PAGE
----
and being hoodwinked by the spin-doctors?

There is another parallel to note as well: as in the 1780s in France (as also. funnily enough, was the case in Russia on the eve of the Revolution) commodity prices have been rising sharply. This was not the fault of the government then, nor is it now, but the inability of the government to control rising fuel and food prices is frightening. True. oil and grain prices have levelled off of late, but the volatility of these markets ought to alert us to our vulnerability. Just as the era of debt-fuelled growth may be over, so too the era of cheap travel and cheap food may soon be a thing of the past. Likewise our ability to wage two wars in far-off countries may be a luxury we can no longer afford. We may not be heading the same way as Argentina or Iceland or pre-Revolutionary France, but one thing surely must be clear we can no longer carry on as before.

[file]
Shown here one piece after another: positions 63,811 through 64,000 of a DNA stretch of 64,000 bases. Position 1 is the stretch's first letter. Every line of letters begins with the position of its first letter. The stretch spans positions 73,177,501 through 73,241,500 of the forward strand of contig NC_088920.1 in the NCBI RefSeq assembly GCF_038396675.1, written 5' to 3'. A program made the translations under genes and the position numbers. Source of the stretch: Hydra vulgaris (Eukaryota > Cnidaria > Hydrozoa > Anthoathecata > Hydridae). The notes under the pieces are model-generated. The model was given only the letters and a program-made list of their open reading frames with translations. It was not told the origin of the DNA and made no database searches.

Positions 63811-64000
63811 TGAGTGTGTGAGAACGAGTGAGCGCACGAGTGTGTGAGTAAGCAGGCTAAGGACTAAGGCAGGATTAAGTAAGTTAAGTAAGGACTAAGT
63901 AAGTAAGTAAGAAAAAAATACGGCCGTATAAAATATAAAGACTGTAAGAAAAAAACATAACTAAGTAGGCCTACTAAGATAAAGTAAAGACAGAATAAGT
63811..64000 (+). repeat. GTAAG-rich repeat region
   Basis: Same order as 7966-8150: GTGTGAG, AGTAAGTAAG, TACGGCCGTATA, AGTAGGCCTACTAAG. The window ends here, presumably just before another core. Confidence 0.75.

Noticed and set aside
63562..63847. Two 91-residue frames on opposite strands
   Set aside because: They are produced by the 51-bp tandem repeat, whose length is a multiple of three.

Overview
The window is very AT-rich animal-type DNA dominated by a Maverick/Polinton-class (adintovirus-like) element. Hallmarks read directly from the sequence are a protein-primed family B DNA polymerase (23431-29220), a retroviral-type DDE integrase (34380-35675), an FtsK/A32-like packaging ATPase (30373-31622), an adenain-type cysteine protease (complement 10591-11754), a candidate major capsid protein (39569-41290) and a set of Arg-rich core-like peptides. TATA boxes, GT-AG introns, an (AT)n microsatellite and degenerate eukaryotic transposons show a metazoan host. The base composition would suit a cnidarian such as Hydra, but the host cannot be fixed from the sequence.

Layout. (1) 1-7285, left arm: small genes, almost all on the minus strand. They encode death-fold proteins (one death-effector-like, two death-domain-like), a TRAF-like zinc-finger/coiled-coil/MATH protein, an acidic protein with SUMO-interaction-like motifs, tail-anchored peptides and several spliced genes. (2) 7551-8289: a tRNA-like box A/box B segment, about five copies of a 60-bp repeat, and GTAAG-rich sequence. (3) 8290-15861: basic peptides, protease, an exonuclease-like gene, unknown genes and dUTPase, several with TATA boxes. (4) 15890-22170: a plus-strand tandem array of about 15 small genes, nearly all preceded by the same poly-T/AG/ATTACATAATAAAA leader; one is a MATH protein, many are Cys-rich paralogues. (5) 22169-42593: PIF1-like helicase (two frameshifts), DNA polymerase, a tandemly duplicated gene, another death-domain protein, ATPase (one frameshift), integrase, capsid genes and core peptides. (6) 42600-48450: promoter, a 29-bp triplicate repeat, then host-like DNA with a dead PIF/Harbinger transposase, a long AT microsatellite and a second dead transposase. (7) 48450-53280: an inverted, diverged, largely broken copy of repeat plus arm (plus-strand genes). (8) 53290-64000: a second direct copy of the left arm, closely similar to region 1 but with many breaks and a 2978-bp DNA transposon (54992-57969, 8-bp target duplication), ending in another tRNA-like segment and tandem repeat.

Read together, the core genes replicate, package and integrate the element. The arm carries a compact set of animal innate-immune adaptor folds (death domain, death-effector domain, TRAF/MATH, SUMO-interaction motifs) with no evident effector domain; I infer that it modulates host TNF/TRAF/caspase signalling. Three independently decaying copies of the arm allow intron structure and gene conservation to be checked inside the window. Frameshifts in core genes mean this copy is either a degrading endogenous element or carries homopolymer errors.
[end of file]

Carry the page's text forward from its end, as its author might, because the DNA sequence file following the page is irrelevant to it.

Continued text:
The French Revolution might well have been avoided if the more enlightened and competent ministers of Louis XVI had been allowed to put their plans of reform into action. Both Turgot and Calonne, and in his brighter moments, Necker, proposed fundamentally the same things: reform of the tax system, which just as today laid a crushing burden on those who could least afford to pay, and a huge cutback in public expenditure and waste. Unfortunately both were successfully opposed by vested interests. Today too any real retrenchment seems politically impossible. How about cutting expenditure on education or the health service? Can you imagine the howls of outrage this would produce? What about cutting back on the Armed Forces? Abolishing the government department that deals with overseas development? How about demolishing several royal residences, as Louis XVI did, to avoid maintenance costs? Funnily . enough, that is one thing we have already tried, but turfing Prince and Princess Michael of Kent out of their flat in Kensington Palace is not going to make any real difference to anyone , apart from the blameless royal couple themselves. New Labour-style "eye-catching initiatives" are no substitute for huge cuts in public spending.